Experiment 2. Consider the following two-dimensional Poisson’s equation: with the following Neumann and Dirichlet boundary conditions on and : The exact solution is , where and are, respectively, 2 and 3. This experiment was solved using MQ approximation scheme by Kansa . The author used a total of 30 points, including 12 scattered data points in the interior and 18 along the boundary. The reported results showed that the norm of error is . Later, Mai-Duy and Tran-Cong  used IRBFN method and got a greater accuracy. They reported the norm of error is for this experiment. In this study, we have used those same points (see Figure 1) and have achieved better accuracy in comparison with those two previous works. By using present approach, the norm of error that we have gotten in the best position is (). The results are shown in Tables 5 and 6. There are the same properties and results about this new way that we have explained in Experiment 1 (more accuracy and stability).

Experiment 3. Consider the following two-dimensional Poisson’s equation in the elliptical region: The great diameter of the ellipse is , and small diameter is . The boundary condition is on all of boundary points. The equation of ellipse is Since the above ellipse is a symmetrical region, then we have solved this equation on the first quarter. The Dirichlet and the Neumann boundary conditions are The analytical solution is .
The results have been computed for and . We have used 28 points that 17 of them are boundary points and 11 are interior points (see Figure 2) which were selected at random. In this new way, we have achieved a better accuracy in comparison with IRBFN method in the polar coordinates  (see Tables 7, 8, and 9). When we decrease parameter , RMSE decreases too, and so we have better accurate solution. Also, the condition number closes to unity more and more. For (), it almost equals to unity (see Table 8).
We have shown in , in using of MQ-RBFs on the polar coordinate, when we have used 28 data points and we have been increasing the width parameter , the accuracy of our solution has been increasing a little, though our system has been going to nonstability (see Table 9). In contrast, in this new way, when we are decreasing the parameter , the accuracy of our solution is increasing too. Also, the condition number of our system is decreasing and closes to unity (see Table 8).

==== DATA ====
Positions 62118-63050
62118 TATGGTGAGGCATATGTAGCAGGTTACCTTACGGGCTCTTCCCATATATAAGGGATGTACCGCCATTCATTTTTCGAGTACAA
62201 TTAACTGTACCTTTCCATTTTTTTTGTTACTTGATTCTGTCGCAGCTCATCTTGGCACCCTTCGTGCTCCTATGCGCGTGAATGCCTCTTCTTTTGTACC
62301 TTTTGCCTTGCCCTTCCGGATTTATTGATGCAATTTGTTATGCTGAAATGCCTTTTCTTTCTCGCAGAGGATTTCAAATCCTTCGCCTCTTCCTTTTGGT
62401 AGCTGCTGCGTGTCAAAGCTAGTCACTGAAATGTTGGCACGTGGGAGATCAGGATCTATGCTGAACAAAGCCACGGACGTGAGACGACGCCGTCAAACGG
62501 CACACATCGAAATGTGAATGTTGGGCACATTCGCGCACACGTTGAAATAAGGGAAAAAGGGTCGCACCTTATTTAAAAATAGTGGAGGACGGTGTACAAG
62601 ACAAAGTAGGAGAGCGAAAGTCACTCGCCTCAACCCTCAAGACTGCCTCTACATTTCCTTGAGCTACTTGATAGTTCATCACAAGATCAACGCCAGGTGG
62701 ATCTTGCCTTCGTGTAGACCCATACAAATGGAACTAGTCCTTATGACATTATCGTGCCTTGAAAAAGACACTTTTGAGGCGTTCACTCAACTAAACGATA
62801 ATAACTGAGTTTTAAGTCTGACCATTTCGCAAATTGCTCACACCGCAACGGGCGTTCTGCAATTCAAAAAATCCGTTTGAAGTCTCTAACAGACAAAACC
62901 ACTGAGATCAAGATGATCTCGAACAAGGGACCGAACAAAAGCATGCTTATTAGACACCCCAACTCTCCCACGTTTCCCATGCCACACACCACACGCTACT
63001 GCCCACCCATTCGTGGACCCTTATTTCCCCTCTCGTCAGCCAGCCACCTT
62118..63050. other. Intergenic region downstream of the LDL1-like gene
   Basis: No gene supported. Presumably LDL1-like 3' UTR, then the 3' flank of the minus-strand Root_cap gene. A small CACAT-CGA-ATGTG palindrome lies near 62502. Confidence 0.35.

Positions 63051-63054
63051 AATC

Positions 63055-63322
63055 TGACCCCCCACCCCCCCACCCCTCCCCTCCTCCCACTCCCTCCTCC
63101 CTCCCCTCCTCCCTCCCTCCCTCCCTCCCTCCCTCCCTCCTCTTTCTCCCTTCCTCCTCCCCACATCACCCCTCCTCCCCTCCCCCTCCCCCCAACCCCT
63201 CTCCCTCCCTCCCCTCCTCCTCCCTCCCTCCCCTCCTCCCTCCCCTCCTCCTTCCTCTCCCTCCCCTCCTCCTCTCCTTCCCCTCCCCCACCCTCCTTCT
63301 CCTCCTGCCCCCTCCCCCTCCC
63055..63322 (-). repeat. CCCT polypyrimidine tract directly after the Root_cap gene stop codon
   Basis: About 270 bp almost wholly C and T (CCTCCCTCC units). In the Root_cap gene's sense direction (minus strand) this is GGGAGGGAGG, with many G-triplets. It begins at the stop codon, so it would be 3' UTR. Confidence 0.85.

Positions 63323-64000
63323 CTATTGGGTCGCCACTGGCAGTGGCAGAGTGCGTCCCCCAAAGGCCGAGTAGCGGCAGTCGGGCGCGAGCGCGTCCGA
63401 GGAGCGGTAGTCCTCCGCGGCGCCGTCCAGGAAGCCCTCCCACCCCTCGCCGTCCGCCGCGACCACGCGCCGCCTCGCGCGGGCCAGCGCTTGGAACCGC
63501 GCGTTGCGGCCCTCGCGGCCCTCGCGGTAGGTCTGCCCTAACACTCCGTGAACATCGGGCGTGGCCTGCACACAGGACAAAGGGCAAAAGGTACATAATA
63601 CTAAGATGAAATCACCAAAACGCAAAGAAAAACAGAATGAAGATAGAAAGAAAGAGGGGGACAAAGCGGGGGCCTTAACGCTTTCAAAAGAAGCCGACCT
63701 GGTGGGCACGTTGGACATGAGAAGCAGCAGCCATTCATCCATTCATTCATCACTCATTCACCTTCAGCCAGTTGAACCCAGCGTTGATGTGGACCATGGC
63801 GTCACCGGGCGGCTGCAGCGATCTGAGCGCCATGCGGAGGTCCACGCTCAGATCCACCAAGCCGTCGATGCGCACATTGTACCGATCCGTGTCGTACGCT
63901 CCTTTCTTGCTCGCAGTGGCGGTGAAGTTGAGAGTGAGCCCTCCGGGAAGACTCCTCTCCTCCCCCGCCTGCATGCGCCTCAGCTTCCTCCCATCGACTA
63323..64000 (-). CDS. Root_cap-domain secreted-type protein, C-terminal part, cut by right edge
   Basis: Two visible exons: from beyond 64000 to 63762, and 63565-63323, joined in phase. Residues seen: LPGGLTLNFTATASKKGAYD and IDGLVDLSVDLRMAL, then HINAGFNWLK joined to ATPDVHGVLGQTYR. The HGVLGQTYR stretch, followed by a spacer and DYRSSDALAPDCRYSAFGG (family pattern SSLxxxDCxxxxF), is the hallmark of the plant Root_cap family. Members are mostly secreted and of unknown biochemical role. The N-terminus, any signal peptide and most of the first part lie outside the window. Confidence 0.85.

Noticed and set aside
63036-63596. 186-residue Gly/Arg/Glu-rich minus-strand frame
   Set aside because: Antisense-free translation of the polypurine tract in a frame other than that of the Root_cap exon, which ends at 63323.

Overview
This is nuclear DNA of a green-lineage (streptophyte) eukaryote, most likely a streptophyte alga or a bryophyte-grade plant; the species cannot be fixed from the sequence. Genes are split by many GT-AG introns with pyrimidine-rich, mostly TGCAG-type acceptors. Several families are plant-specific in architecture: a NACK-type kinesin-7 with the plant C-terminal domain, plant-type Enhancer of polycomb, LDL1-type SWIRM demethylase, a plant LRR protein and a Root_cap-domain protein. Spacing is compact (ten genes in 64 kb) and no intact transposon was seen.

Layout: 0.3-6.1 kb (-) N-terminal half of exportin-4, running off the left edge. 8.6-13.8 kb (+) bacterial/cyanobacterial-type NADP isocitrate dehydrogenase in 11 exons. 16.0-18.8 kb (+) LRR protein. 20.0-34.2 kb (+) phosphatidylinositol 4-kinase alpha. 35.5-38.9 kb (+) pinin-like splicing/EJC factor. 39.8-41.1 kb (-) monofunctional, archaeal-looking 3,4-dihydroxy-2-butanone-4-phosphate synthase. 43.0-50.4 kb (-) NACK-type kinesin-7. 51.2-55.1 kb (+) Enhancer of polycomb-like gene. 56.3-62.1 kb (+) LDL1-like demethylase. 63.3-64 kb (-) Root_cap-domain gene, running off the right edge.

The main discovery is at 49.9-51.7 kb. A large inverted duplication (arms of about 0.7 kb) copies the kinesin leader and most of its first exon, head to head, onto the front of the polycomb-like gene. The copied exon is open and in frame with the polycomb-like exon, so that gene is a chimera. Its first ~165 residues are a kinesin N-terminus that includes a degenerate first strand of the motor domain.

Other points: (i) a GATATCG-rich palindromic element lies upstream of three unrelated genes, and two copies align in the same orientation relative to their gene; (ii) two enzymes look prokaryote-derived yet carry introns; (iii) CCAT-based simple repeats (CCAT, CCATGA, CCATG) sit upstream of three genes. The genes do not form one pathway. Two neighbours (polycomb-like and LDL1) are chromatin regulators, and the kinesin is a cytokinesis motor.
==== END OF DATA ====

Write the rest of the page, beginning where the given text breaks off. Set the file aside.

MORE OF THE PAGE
Here, we would like to emphasize that this experiment had been also solved by  and , and the norm of error is in the DRBFN method , wherein the norm of errors in the DRBFN and the IRBFN methods are and , respectively.

#### 4. Conclusion

In the present paper, we have introduced a new way for numerical solution of Poisson’s partial differential equation by a special combination between logarithmic and MQ-RBFs. We have showed that by this new method it does not need to control the parameter (the width parameter) all times for preventing inaccuracy of solutions or increasing the value of condition number and having an ill-conditioned system. In this new way that is enough to consider the value of the parameter smaller than . In the aforesaid experiments, the accuracy is better than those before results obtained by [1, 3, 5, 16, 17] and the condition number of the systems is equal to unity. So we have some complete stable systems and more accurate solutions.

It should be noted that the computations associated with the experiments discussed above were performed by using Maple 13 on a PC, CPU 2.4 GHz.

#### Acknowledgments

This research paper has been financially supported by the office of vice chancellor for research of Islamic Azad University, Bushehr Branch, for the first author. The authors are very grateful to both reviewers for carefully reading the paper and for their comments and suggestions which have improved the paper. Also, authors acknowledge the editor professor Roberto Natalini, for managing the review process for this paper.